17Think not that I am come to destroy the law, or the prophets: I am not come to destroy, but to fulfil.
18For verily I say unto you, Till heaven and earth pass, one jot or one tittle shall in no wise pass from the law, till all be fulfilled.
19Whosoever therefore shall break one of these least commandments, and shall teach men so, he shall be called the least in the kingdom of heaven: but whosoever shall do and teach them, the same shall be called great in the kingdom of heaven.” KJV

The quotation uses them as an example of extremely minor details. The phrase "jot and tittle" indicates that every minute detail has received attention.


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Saturday, October 10, 2009

Halve the Calf Salve

The President’s Cup is in play this weekend, so the word halve is showing up far more frequently than usual. (“Tiger sinks the putt to halve the hole.”)

Most words containing an -lv- sequence insist on having the -l- pronounced, such as solve or valve. There are a few exceptions that retain the letter -l- but do not pronounce it. Consider calve, halve, and salve.

Calve, meaning to give birth, is indebted to various Germanic and Scandinavian terms meaning a bovine calf; it appeared in print in the year 1,000. Later, the word was used to describe a chunk of ice breaking off from a glacier or an iceberg.

The verb halve developed from the noun half, indebted to a combination of Germanic and
Scandinavian words meaning side. The original idea was that objects had a left side and a right side. Focusing just on one was halving the object (one-siding it). The noun half showed up in print in 700, and the verb halve in 1300.

Salve descended from various Teutonic words that were cognates to a Sanskrit word meaning oily butter. The first written instance goes back to 700.


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Thursday, October 08, 2009

Do Flounders Founder? Part 2

Here’s a follow up to my last blog. Margaret Magnus, PhD, is an expert in phonosemantics. In answer to my inquiry, here was her response.

“The nose in sn- comes from the -n- alone. /n/ appears in nose words far more frequently than it does in the vocabulary generally. I think that's because it appears in words referring to small bumps far more frequently than you would expect (knob, knoll, nib, dune, mound,...). In initial position, the /n/ appears in words referring to the nose itself (neb, nose, nib). In second position, it is usually verbs pertaining to the nose, as you point out. And in prefinal position, you have scent and stench... I don't believe that's by chance.

As for /fl/, the /f/ is like a fountain, a source from which things come out, but whose ultimate destination is unpredictable. The /l/ is like water. When the /l/ precedes the vowel, it causes flowing: float, flush, flood. It's also flat. When the /l/ follows the vowel, the /f/ forms a mold or pattern that the /l/ tries to fill, follow or live up to (fail). With initial fl- the resulting motion is determined by the consonants after the vowel. So let me sort your words:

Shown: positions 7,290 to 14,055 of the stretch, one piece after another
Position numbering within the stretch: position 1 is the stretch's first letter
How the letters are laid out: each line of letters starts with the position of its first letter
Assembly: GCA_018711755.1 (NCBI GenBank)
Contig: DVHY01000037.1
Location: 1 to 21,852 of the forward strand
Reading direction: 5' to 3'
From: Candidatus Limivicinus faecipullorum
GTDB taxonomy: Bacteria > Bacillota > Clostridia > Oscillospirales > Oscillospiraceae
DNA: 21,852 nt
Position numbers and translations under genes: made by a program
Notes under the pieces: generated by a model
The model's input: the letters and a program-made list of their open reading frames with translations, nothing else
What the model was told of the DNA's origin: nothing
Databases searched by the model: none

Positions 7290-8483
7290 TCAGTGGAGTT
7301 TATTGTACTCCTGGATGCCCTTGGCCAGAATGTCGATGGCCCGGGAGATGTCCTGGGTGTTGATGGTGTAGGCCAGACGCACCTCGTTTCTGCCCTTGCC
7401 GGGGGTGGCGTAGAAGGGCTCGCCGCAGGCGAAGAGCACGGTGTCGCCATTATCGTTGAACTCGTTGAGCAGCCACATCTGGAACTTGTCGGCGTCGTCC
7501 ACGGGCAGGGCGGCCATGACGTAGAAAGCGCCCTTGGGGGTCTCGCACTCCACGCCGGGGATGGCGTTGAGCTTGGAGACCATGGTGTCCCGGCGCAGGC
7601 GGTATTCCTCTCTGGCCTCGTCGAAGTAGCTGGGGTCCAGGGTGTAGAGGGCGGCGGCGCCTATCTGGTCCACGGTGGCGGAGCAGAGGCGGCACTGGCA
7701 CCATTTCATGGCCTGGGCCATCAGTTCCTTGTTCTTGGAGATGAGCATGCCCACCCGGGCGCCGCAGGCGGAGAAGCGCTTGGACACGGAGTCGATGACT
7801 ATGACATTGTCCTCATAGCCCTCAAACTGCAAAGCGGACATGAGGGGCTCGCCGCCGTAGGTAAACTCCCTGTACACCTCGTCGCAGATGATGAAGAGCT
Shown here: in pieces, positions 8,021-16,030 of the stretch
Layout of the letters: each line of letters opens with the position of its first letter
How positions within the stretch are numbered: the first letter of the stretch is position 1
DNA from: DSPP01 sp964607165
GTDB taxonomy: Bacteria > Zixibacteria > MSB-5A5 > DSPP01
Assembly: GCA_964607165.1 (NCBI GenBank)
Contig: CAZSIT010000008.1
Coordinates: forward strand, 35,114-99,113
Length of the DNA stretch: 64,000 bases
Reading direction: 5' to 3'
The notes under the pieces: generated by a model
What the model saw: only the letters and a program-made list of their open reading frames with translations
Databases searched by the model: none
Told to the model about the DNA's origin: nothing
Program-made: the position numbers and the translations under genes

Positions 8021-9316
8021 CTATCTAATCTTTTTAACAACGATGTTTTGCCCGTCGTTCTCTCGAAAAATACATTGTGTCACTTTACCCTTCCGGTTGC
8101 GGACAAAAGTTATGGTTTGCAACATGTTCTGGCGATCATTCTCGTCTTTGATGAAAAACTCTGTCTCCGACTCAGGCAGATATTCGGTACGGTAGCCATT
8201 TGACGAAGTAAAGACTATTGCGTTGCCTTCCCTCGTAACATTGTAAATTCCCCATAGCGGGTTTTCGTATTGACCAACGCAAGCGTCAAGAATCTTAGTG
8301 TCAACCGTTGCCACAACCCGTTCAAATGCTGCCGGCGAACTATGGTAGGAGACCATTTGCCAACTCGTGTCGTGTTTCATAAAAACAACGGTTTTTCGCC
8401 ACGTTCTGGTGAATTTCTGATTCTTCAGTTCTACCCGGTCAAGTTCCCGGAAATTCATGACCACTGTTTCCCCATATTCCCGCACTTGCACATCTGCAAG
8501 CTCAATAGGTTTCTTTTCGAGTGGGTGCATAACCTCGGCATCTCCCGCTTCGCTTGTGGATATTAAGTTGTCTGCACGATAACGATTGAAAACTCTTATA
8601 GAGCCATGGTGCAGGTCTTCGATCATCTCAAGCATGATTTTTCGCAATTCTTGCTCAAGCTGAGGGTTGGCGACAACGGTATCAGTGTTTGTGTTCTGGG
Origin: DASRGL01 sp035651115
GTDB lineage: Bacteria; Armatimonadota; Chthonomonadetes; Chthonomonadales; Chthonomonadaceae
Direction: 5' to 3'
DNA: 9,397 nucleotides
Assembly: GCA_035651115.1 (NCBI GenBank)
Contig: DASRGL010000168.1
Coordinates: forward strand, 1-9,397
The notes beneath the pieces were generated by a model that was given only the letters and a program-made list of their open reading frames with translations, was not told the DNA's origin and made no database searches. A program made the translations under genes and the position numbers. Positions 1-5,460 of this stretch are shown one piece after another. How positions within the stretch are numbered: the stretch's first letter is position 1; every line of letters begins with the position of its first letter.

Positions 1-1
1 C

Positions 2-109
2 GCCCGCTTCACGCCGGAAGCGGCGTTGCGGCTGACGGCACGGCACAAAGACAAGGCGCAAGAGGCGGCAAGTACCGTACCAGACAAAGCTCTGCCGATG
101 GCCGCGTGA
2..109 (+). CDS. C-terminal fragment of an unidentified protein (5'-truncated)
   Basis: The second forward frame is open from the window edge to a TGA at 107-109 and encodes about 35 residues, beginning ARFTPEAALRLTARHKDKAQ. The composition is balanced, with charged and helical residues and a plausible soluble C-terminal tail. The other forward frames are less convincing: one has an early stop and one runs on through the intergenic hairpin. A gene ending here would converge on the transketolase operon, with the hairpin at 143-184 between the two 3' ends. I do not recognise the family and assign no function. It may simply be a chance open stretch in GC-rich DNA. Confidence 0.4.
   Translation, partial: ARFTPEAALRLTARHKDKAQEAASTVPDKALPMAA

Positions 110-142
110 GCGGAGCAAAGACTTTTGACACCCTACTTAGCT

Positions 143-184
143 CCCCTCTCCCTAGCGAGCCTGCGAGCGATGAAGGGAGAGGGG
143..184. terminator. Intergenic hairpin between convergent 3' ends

• flip, flap, flop -- a flat thing which lands or reaches a critical point/position (/p/)
  • flag -- note the power of the /g/ to slow things down (flag, bag, drag, gag, lag, sag, rag, tag, bog, dog (v),...)
  • flounce -- the -oun- makes a mound (round, bound (v)), and the -ounce makes it bouncy.
  • flub - adds a 'clubbing, drubbing, stubbing' effect to the failure.
  • flinch - gesture is similar to pinch, cinch, bunch, hunch, winch
  • flurry -- gestures like that of scurry
  • etc.

I have really come to believe that the effects are just that precise. If you consider the motion in 'flurry' for example, you can say, "Well, 'scurry' is only one word which is similar." But ask yourself if you can find any other word in the whole language whose 'gesture' is more similar to 'flurry' than 'scurry'. Add to that the fact that the /r/ after the vowel in the stressed syllable causes a 'turn' (curve, curl, darn, warp, bore, churn,...) skittish.

Here's one article on fl- that I know of:

Liberman, Anatoly (1990), "Etymological Studies III: Some Germanic Words Beginning with FL-. Language at Play", General Linguistics, 30(2).”

SIDEBAR: Margo’s Magical Letter Page


Now available from McFarland & Co.: Word Parts Dictionary, 2nd edition

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Saturday, October 03, 2009

Do Flounders Founder?

The differences between founder and flounder were raised on the show last week. To founder is to plunge to the bottom, to submerge. It is connected to the Latin word fundus, which means bottom.

To flounder, according to the Oxford English Dictionary, is of obscure etymology. In early use, it meant to struggle and stumble and flail about as if mired in muck. That entry also contained this notation: “. . . the many verbs with initial fl- expressing impetuous and clumsy movements.”

I had never thought of that before, and I don’t know the reason why that should be, but a quick perusal came up with

• flabbergast
• flack (v.1)
• flag (someone down)
• flail
• flap
• flinch
• flip
• flounce
• flounder
• flop
• flub
• fluctuate
• flurry
• fluster
• flutter

At a guess, perhaps it’s because fluttering lips often accompany exasperation and agitation. The same thing happens with the sn- sequence and its connection to the nose, but that’s probably because of an Indo-European root [snu-] that imitated nose sounds. Some nose words using the initial sn- include

• snarf
• snarl
• sneer
• sneeze
• snicker/snigger
• snide
• sniff/sniffle
• snifter
• snitch
• snivel
• snoot
• snore
• snort
• snot
• snub
• snuff
• snuffle

Now available from McFarland & Co.: Word Parts Dictionary, 2nd edition